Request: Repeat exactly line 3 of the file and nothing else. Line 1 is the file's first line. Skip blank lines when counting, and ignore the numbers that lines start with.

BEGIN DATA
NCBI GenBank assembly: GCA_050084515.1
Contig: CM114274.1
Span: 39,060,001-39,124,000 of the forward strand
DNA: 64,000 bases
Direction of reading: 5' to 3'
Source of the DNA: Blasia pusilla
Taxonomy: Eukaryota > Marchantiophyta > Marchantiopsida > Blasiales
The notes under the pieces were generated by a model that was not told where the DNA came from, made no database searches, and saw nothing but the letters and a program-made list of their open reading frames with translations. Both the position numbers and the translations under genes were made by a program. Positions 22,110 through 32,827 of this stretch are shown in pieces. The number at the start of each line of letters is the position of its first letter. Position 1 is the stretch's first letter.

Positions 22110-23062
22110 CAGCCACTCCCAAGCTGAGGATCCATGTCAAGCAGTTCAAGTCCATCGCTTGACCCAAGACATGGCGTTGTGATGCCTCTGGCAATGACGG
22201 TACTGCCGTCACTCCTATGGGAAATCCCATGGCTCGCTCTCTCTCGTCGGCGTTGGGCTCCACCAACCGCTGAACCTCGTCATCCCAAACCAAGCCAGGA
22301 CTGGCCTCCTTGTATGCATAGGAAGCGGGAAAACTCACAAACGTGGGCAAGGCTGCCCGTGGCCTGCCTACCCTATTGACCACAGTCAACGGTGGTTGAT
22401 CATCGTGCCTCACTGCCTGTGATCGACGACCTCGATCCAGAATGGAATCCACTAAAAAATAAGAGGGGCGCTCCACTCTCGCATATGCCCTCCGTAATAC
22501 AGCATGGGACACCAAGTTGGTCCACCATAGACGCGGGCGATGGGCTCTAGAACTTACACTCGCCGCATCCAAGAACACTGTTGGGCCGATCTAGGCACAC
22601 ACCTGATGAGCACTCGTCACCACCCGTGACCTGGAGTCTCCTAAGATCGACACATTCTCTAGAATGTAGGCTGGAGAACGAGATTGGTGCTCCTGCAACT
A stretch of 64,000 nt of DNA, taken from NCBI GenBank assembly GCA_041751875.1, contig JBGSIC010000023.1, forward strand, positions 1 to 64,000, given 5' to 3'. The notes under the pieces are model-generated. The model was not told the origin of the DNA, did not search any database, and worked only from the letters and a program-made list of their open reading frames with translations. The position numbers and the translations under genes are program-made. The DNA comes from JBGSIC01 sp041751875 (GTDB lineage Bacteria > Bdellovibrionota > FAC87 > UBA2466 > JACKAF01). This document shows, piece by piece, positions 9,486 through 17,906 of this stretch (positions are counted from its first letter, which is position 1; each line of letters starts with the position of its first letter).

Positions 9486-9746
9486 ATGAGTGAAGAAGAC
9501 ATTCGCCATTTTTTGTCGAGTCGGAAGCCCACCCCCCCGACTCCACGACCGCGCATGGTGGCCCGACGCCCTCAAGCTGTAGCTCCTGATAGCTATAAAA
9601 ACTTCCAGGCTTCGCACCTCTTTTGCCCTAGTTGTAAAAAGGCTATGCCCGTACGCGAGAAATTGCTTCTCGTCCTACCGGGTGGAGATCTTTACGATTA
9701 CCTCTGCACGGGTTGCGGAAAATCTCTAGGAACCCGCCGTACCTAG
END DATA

Span: 39,060,001-39,124,000 of the forward strand